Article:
The Colorado Trail stretches through numerous mountain ranges and wilderness areas of eastern Colorado. Much of trail passes through historic areas, untouched in hundreds of years. The trail has very challenging elevation, and reaches its highest point in the San Juan Mountains. The overall difficulty of the Colorado Trail is considered to be moderate to strenuous. The elevation and ease of logistical arrangements will vary significantly per segment, providing a wide range of difficulties available for section-hikers. Thru-hikers will need to deal with some sporadic issues in attaining water and food, but should otherwise enjoy the challenging mountainous climbs.
Adventurous hikers will enjoy the varied terrain that the Colorado Trail explores over its length. It reaches extremely high elevations in the mountains, with breathtaking ridgelines and landscapes. The average elevation on the trail reaches over 10,000 feet. Many hikers prefer to start in Denver and hike southbound in order to begin with the easier segments and slowly acclimate to the more strenuous mountain sections later on.
For the most part, there are plenty of water sources along the trail -- though the water should always be filtered or treated before use. Unfortunately, there are a few longer sections lasting 1 to 2 days without any access to water. Additionally, many of the smaller streams will dry up in drier years, so there is some dependence on the weather. It is important to obtain up-to-date information from local sources in order to plan water resupply effectively on a thru-hike.
There are several towns along the route, though many of them will require a hitch to get to. Many hikers will also opt to use mail drops to send packages to themselves on the trail. In some cases, these will be easier to access. There are published lists online that contain the latest mail drop locations. Guidebooks and databooks will also contain useful information for planning resupply points.
The weather in the Rocky Mountains can be unpredictable, and sometimes dangerous. Lightning storms are very common during the summer months, so it is important to avoid higher elevations during those times. Temperatures can also swing wildly, so hikers will need to be prepared for both very hot and very cold (below freezing) weather, even during the summer. Snow can linger on the trail into July, and it advised to avoid higher elevations to allow for snow to fully melt.
The CT is well marked with posted signage for a significant majority of the route. However, the signs are less frequent than some of the more popular trails in the US. Additionally, there is always some risk of navigational difficulty due to severe weather, downed trees, vandalism, etc. and so it is important for hikers to have additional aids in the form of a gps, guidebook, and/or maps of the route.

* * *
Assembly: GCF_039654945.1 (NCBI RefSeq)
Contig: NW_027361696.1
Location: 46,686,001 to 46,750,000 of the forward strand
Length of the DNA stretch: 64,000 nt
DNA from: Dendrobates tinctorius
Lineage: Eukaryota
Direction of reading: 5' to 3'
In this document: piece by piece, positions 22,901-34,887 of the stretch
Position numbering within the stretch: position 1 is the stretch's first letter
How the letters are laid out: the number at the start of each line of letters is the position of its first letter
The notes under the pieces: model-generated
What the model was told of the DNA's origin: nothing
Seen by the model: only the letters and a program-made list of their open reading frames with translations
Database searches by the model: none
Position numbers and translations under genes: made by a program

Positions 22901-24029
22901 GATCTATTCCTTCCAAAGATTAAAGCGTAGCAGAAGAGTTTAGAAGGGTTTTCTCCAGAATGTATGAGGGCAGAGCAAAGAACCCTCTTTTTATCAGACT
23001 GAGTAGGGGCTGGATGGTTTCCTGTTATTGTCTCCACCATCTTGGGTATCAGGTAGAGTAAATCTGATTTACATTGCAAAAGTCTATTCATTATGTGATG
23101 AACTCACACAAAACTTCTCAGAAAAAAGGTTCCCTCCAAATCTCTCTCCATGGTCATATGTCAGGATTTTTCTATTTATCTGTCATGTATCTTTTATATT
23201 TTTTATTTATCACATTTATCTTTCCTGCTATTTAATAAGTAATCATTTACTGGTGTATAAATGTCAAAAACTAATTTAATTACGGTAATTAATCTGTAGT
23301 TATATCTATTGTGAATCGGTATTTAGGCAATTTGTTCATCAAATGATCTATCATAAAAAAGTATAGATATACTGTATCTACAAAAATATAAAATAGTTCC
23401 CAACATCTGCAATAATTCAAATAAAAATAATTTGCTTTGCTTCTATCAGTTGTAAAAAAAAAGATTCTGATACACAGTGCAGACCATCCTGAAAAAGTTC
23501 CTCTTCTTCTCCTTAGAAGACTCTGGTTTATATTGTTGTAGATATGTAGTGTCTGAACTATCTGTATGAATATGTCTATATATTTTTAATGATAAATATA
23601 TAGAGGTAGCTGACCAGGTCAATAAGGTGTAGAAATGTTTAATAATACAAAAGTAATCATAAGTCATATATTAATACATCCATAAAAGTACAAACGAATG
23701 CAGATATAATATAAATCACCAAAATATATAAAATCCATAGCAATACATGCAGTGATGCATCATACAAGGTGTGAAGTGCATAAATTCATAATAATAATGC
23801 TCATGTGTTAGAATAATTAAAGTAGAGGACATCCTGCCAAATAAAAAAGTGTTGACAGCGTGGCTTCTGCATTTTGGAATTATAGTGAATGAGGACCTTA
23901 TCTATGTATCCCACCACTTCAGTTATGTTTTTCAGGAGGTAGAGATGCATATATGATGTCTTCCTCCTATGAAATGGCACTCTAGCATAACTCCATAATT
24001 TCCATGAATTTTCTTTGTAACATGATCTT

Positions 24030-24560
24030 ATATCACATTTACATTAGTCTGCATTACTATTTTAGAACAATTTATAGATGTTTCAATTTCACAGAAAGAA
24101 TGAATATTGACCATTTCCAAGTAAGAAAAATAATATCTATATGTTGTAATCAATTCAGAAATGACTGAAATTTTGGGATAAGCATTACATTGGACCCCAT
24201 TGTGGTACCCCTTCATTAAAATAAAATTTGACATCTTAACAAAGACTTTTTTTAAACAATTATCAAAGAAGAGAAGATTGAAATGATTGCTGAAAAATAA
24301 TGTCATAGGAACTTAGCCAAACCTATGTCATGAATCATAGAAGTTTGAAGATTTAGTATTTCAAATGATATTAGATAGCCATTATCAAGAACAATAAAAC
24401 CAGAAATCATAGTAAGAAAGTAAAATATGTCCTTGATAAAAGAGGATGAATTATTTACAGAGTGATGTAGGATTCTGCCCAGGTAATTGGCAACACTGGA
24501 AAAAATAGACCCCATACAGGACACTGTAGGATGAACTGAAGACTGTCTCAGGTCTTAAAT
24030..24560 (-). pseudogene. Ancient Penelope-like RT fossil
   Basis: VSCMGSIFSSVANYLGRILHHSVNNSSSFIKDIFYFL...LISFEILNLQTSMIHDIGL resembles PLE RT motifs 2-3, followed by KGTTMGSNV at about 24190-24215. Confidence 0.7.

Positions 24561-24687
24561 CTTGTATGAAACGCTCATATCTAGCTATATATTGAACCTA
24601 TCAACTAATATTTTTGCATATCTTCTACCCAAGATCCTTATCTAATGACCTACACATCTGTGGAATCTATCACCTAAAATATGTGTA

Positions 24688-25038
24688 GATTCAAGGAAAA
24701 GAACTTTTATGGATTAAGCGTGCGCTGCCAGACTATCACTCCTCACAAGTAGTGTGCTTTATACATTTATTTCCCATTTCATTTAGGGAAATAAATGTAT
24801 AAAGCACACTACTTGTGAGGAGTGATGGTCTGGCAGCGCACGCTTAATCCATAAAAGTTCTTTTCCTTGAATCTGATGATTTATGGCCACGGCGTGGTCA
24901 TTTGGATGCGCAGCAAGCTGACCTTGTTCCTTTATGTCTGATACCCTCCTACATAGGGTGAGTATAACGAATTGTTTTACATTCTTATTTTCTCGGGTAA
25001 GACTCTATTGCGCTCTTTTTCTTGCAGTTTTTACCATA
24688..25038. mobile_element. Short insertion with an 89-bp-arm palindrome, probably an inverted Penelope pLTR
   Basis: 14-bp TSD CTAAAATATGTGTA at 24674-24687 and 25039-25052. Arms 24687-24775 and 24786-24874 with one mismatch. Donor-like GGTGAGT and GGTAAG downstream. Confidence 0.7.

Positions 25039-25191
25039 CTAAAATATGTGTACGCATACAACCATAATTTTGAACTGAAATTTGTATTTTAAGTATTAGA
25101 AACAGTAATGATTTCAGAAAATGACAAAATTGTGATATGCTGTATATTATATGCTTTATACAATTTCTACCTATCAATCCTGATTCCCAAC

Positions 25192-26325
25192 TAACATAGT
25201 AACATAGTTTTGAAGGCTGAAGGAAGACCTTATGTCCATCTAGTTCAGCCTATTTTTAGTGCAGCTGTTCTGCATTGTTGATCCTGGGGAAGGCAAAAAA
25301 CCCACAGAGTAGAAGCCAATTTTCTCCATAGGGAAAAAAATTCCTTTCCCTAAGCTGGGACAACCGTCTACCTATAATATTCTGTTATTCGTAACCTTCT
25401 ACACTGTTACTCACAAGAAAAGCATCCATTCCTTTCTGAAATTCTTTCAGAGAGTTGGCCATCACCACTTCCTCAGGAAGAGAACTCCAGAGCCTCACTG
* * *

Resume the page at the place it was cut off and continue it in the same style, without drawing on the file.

Like many trails, the primary risk on the CT lies in severe weather. Colorado in particular seems many lightning storms which tend to start in the afternoon, so it is important to plan ahead and stay off of exposed ridges in accordance with local weather forecasts. Black bears live in the areas around the Colorado Trail, but there are very few incidents involving bears. It is not necessary to use a bear canister, but regular precautions still apply.
Thru-hiking the Colorado Trail is relatively uncommon as hikers will often overlook it in favor of more well-known long distance trails. That said, the season for starting a thru-hike is very narrow -- so all of those hikers will typically be bunched together around those start dates. Additionally, like most trails, certain sections closer to populated areas will be more popular among day hikers and section hikers.
Most thru-hikers start at the northern terminus at Waterton Canyon near Denver, and hike southbound towards Durango. After arriving at the Denver airport, take the train to Union Station and then the lightrail to Mineral Littleton Station. From there, it is a short taxi ride to the trail. Durango has a small airport, but most hikers prefer to connect to larger nearby airports via bus instead. For those hikers looking to access intermediate points along the trail for section hiking, there are many viable options. Uber can access many points along the trail, while local shuttle services are a great alternative in several areas.
For developed accommodation along the trail, there are several towns that have local hostels and B&Bs. However, in most cases hikers will have to hitch a ride to access the towns. In some cases, the owners may pick up hikers from the trail -- consult the guidebooks for more information. While on the trail, there are very few hiker shelters. Instead, hikers will need to rely on camping for most nights. There are some campsites available, but most hikers will simply camp in flat areas along the trail (provided it is not on private land).